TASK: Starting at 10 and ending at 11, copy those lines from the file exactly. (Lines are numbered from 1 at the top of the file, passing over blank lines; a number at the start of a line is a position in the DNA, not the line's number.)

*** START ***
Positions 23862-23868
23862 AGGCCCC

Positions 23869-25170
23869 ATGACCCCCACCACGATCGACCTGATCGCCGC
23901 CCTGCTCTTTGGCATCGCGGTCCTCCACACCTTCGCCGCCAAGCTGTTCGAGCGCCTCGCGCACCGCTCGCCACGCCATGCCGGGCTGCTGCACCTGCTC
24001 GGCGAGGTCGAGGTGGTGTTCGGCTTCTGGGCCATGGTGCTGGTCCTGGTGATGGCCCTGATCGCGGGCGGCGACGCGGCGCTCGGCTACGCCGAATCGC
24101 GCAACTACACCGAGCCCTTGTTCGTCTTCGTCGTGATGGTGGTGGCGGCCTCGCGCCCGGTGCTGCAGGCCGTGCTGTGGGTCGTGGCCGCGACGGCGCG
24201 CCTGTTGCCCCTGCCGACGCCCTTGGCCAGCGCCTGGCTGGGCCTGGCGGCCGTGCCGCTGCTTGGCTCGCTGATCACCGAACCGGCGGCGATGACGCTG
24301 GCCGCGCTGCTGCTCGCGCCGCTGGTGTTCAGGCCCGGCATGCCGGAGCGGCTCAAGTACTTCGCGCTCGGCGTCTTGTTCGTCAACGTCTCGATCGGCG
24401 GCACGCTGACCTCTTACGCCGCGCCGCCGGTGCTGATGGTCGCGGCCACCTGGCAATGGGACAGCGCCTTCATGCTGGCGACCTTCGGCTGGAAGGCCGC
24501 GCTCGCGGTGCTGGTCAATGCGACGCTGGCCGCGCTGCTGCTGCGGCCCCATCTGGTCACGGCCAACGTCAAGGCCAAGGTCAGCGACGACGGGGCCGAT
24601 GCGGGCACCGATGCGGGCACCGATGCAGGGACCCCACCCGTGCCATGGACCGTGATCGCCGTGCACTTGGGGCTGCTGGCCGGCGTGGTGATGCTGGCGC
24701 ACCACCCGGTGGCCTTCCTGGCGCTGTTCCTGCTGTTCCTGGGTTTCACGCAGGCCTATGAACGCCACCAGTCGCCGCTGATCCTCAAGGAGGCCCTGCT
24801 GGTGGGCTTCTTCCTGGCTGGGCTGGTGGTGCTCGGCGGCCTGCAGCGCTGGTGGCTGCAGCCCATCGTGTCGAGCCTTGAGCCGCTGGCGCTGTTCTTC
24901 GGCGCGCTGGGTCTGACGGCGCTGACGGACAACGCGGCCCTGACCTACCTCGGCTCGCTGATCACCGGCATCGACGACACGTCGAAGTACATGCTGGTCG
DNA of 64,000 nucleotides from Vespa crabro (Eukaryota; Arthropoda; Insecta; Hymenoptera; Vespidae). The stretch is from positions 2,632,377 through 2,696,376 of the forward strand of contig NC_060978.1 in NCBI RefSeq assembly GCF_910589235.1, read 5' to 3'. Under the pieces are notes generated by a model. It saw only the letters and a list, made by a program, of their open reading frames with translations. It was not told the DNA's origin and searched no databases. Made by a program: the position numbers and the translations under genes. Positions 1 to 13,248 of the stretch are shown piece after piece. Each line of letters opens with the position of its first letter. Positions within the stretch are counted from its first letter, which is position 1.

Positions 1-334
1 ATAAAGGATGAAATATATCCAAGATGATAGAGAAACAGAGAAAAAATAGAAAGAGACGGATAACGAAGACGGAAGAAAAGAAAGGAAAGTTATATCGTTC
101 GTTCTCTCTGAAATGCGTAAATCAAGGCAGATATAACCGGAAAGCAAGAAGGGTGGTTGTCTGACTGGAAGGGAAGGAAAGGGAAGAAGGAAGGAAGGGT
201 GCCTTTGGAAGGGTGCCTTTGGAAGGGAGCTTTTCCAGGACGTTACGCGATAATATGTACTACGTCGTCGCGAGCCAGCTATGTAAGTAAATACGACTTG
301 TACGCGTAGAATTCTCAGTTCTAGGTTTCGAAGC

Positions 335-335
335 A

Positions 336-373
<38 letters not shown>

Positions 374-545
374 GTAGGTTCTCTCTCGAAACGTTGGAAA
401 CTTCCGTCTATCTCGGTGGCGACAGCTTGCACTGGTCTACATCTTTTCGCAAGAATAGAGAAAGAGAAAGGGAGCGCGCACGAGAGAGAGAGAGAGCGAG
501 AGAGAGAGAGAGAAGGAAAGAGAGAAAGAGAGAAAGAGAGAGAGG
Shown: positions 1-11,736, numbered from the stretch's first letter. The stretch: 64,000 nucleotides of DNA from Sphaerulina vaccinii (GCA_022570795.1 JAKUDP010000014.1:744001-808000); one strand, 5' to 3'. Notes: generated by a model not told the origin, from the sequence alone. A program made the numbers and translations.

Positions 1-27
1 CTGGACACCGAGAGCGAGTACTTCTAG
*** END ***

24401 GCACGCTGACCTCTTACGCCGCGCCGCCGGTGCTGATGGTCGCGGCCACCTGGCAATGGGACAGCGCCTTCATGCTGGCGACCTTCGGCTGGAAGGCCGC
24501 GCTCGCGGTGCTGGTCAATGCGACGCTGGCCGCGCTGCTGCTGCGGCCCCATCTGGTCACGGCCAACGTCAAGGCCAAGGTCAGCGACGACGGGGCCGAT